|Year : 2020 | Volume
| Issue : 2 | Page : 76-80
A cross-sectional study on tobacco use prevalence and reasons for its use among male youth in a resettlement colony of Delhi
Vikas Yadav1, Deepti Dabar2
1 Department of Community Medicine, Atal Bihari Vajpayee Government Medical College, Vidisha, Madhya Pradesh, India
2 Department of Community and Family Medicine, AIIMS, Bhopal, Madhya Pradesh, India
|Date of Submission||15-Jul-2019|
|Date of Decision||07-Sep-2019|
|Date of Acceptance||19-Nov-2019|
|Date of Web Publication||10-Sep-2020|
Dr. Vikas Yadav
MD Community Medicine, Assistant Professor, Department of Community Medicine, Atal Bihari Vajpayee Government Medical College, Vidisha, Madhya Pradesh, 464001
Source of Support: None, Conflict of Interest: None
Introduction: It is estimated that 5,500 adolescents started using tobacco every day in India. The prevention of tobacco use in young Indians appears to be one of the largest opportunities for controlling this ever-growing epidemic. In India, like in other developing countries, the most susceptible time for initiation of tobacco is during youth, that is in the age group of 15–24 years. Material and Methods: This cross-sectional study was conducted in Kalyanpuri, a resettlement colony in New Delhi, India. The study included males aged 15–24 years residing in the study area at the time of survey. A semi-structured interview schedule was designed and translated into Hindi to elicit information on tobacco use. Results: Prevalence of tobacco use (ever user) was found to be 31.3%. Among ever users, 225 (27.7%) were current users and 9 (3.6%) were past users. Peer pressure (140, 62.2%) was found to be most common reason for initiation, whereas habit (143, 63.5%) of having tobacco was most common reason for continuation of tobacco use.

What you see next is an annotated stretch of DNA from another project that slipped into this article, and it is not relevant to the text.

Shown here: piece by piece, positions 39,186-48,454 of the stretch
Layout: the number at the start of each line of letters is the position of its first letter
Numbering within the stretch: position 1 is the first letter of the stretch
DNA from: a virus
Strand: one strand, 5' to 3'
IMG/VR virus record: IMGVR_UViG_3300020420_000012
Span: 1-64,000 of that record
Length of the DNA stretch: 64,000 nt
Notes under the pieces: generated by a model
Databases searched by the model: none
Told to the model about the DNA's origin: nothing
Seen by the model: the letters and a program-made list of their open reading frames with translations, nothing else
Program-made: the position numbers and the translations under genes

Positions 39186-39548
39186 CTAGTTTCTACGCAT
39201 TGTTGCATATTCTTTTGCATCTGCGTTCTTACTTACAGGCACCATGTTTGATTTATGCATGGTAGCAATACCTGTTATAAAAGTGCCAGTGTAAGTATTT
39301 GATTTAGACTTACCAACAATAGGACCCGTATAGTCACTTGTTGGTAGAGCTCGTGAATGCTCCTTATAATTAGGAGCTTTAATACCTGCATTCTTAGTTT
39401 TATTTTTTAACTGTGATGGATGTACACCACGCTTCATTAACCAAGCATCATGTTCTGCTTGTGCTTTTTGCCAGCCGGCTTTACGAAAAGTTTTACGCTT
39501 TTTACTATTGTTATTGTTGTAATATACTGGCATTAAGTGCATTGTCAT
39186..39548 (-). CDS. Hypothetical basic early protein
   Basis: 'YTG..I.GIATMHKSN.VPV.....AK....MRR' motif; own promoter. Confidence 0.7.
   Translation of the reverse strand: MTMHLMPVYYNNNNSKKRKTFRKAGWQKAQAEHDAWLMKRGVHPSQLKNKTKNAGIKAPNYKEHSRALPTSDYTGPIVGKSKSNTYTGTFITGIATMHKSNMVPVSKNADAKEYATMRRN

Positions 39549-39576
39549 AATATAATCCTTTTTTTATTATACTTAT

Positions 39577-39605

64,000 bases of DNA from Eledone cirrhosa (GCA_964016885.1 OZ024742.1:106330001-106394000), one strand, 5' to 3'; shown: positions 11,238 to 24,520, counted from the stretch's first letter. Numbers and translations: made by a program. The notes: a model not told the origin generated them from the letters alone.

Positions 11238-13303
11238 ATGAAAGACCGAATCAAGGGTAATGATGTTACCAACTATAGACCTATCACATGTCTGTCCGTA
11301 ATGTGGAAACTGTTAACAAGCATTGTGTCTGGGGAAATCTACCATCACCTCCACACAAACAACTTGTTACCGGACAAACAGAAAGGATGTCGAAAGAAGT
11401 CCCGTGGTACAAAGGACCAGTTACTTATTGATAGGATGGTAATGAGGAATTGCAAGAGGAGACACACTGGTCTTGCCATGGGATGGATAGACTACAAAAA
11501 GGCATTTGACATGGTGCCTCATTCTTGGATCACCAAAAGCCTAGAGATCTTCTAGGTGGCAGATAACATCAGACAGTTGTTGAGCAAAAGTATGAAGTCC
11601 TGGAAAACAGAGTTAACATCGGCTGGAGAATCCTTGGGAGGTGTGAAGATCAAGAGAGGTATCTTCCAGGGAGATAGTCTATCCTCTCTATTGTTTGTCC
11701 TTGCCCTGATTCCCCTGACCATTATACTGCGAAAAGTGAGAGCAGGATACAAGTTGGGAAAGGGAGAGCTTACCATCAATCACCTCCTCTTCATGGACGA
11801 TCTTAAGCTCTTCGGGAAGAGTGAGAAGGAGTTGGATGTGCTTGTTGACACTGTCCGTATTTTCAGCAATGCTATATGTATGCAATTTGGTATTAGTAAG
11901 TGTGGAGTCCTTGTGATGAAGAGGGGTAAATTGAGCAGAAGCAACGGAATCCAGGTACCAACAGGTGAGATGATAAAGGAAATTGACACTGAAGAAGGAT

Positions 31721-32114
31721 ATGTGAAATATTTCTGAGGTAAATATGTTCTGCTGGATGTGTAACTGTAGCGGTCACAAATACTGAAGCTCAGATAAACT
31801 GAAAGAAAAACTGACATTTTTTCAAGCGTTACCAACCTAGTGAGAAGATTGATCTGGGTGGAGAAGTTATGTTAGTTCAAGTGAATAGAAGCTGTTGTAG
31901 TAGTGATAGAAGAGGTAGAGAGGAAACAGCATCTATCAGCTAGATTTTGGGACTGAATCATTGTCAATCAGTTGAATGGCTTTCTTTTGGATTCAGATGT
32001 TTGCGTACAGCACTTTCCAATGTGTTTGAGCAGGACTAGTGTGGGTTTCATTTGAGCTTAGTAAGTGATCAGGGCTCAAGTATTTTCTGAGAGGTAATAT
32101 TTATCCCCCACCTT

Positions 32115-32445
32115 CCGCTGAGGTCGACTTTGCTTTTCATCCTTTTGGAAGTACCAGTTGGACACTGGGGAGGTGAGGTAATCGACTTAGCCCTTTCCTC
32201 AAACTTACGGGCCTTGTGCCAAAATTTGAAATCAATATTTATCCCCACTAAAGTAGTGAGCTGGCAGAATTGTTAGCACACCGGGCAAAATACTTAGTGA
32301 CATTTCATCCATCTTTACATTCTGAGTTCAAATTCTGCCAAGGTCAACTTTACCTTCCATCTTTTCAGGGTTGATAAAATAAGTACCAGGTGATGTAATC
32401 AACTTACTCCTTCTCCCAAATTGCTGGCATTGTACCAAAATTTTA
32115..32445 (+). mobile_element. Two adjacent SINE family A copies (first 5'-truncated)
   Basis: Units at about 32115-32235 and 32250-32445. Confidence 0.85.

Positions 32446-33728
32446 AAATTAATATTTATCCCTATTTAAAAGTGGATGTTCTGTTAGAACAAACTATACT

Keywords: Continuation, initiation, prevalence, reason, tobacco, youth, India
|How to cite this article:|
Yadav V, Dabar D. A cross-sectional study on tobacco use prevalence and reasons for its use among male youth in a resettlement colony of Delhi. J Assoc Chest Physicians 2020;8:76-80
|How to cite this URL:|
Yadav V, Dabar D. A cross-sectional study on tobacco use prevalence and reasons for its use among male youth in a resettlement colony of Delhi. J Assoc Chest Physicians [serial online] 2020 [cited 2022 Dec 6];8:76-80. Available from: https://www.jacpjournal.org/text.asp?2020/8/2/76/294586
| Introduction|| |
Currently about one-fifth of all worldwide deaths attributed to tobacco occur in India, more than 8,00,000 people die and 12 million people become ill as a result of tobacco use each year. The deaths attributable to tobacco in India are expected to rise from 1.4% of all deaths in 1990 to 13.3% by 2020. It is estimated that 5,500 adolescents start using tobacco every day in India. Thus the prevention of tobacco use in young Indians appears to be one of the largest opportunities for controlling this ever-growing epidemic. The prevention policies, if successfully executed, would not only prevent the various non-communicable diseases attributed to tobacco use, but also decrease its social and economic burden on the society.